Rare burger rule change ‘costly’ for pub chefs

By Nicholas Robinson

- Last updated on GMT

New FSA rare burger rules aren't 'robust enough', says food safety expert
New FSA rare burger rules aren't 'robust enough', says food safety expert

Related tags Rare burgers Food safety Food standards agency Hazard analysis and critical control points

Serving rare burgers in UK food businesses could be expensive and remain potentially dangerous, even with new Food Standards Agency (FSA) controls in place, a leading food safety consultant has warned.

Previous FSA guidance had been that burgers should be cooked until no meat was pink. But, the increased popularity of rare burgers has led the organisation to set out a range of controls food businesses should take into account to ensure diners’ safety.

Controls include: sourcing meat from European Union (EU)​ businesses approved for the supply of minced meat intended to be eaten raw; strict temperature controls to prevent bacterial growth; appropriate cooking and preparation procedures; notifying the local authority that rare burgers will be served; and on-menu advice to consumers about the risks of eating rare burgers.

However, the controls weren’t robust enough, according to food safety expert and former member of the FSA’s Advisory Committee on the Microbiological Safety of Food John Bassett.

‘Some challenges’

Operations manager:

Most chefs in the pub and restaurant trade are very knowledgeable about preparing safe rare burgers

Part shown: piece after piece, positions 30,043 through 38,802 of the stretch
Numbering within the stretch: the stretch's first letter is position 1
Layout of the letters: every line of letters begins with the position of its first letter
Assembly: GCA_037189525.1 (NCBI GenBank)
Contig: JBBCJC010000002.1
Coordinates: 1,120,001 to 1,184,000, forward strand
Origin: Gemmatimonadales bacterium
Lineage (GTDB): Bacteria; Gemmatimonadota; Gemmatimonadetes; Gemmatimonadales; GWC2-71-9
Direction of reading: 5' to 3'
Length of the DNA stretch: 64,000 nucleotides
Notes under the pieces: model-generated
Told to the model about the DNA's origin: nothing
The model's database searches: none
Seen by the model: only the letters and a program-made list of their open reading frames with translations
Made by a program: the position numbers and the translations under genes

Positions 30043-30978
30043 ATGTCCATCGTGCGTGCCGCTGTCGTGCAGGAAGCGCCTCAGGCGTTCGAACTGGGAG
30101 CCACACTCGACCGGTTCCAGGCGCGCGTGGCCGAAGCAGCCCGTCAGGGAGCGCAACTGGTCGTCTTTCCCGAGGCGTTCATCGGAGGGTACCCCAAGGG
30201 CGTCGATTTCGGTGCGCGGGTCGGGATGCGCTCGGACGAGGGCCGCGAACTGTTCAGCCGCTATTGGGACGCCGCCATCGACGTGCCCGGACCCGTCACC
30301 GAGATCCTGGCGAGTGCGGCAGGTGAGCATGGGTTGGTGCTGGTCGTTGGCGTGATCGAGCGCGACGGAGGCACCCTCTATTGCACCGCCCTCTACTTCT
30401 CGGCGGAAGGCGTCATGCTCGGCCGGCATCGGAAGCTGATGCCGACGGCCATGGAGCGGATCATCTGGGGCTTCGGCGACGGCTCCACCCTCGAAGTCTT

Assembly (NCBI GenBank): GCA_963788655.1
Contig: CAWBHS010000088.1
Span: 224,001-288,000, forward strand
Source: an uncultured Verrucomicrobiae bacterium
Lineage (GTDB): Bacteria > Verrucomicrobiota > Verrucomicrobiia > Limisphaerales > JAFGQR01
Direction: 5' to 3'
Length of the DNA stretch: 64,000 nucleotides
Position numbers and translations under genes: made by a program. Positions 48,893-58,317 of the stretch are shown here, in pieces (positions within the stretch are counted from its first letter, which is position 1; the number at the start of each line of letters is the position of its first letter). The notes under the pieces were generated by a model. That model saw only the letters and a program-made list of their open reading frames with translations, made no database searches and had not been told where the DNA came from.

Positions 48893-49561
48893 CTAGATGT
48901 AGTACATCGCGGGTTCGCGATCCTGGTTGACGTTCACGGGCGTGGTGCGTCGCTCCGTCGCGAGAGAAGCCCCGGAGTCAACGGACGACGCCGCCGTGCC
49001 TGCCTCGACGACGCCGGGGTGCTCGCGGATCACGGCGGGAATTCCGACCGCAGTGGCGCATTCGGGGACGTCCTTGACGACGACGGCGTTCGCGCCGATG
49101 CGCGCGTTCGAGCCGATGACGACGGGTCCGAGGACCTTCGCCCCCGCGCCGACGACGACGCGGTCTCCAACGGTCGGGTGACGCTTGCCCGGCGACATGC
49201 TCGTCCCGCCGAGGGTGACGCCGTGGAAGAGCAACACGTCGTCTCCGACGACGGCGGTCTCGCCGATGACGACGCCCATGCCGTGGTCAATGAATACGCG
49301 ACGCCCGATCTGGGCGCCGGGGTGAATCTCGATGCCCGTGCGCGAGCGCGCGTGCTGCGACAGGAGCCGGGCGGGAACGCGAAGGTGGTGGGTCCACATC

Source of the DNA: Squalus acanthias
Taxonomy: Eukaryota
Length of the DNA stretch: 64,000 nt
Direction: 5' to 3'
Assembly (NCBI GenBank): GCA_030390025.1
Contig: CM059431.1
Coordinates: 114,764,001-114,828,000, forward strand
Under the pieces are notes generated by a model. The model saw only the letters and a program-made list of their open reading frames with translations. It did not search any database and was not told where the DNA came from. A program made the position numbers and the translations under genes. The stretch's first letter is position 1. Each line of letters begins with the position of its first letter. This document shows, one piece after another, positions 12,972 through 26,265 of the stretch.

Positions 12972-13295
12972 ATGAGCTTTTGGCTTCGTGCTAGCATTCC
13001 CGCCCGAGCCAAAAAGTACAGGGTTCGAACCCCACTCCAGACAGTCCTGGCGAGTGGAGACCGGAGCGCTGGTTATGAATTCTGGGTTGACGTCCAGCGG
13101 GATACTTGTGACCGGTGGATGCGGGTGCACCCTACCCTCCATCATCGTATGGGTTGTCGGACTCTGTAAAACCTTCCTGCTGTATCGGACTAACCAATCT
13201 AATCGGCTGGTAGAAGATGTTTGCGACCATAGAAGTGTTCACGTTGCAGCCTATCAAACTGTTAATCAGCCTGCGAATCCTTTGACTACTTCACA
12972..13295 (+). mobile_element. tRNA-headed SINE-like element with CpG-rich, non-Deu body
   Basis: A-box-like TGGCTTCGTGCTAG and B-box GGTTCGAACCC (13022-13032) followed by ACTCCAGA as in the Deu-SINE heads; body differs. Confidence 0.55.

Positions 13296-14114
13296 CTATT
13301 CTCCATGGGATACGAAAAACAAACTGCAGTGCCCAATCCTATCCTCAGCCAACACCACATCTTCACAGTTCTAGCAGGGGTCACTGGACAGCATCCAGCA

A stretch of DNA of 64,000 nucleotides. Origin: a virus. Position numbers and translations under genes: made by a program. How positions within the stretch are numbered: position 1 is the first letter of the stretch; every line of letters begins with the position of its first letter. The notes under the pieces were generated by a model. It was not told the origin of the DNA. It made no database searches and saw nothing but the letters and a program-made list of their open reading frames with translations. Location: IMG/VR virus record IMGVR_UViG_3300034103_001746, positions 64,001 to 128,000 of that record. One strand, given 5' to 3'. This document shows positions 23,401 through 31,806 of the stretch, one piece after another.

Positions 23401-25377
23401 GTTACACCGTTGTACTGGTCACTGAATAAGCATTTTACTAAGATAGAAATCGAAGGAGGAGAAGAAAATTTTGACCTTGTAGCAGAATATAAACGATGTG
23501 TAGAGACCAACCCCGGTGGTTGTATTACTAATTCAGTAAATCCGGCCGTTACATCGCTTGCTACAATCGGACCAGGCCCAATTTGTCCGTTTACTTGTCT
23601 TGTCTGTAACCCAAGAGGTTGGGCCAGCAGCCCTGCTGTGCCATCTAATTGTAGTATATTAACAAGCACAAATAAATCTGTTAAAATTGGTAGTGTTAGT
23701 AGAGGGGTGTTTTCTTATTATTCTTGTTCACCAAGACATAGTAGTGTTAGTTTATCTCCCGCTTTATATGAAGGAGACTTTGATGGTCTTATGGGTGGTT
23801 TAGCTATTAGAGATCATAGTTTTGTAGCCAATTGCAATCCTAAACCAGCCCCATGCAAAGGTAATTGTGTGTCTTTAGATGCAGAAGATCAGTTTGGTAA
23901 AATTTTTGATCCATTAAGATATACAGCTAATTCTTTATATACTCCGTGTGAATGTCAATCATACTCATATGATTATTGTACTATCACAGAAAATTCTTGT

“The main problem will be meeting the controls and there are some challenges [within them] for any establishments wanting to serve rare burgers,” he said.

One control that would prove particularly difficult to meet was sourcing meat from an EU-approved establishment. “I’m a bit unsure about how many of these there are in the UK,” Bassett added.

Likewise, the ability for pub kitchens to achieve a required bacterial reduction of 99.99% in rare burgers and prove it was likely to be difficult and expensive for many establishments to implement.

“These requirements will not be straightforward and are indeed more like the HACCP [Hazard Analysis and Critical Control Point] programmes used by, say, food manufacturers, which are more complicated than the food safety plans used by smaller foodservice establishments,” Bassett added.

The operations manager of a bar and restaurant chain that serves rare burgers disagreed with Bassett and claimed many businesses in the sector were already well-equipped to supply safe rare burgers to consumers.

‘Preparing safe rare burgers’

“Most chefs in the pub and restaurant trade are very knowledgeable about preparing safe rare burgers,” said the source who did not want to be named.

“We make sure to sear the steaks we use for our mince on all sides before making burgers, which ensures any potentially unsafe bugs are destroyed.”

In a board meeting yesterday (September 9), the FSA said the preparation of rare burgers was unacceptable unless a validated and verified food safety management plan was in place.

Of its new rare burger controls, it said: “The approach agreed by the board will improve consumer protection by making it clear to businesses the circumstances under which service of rare burgers in acceptable and the stringent controls that must apply.”

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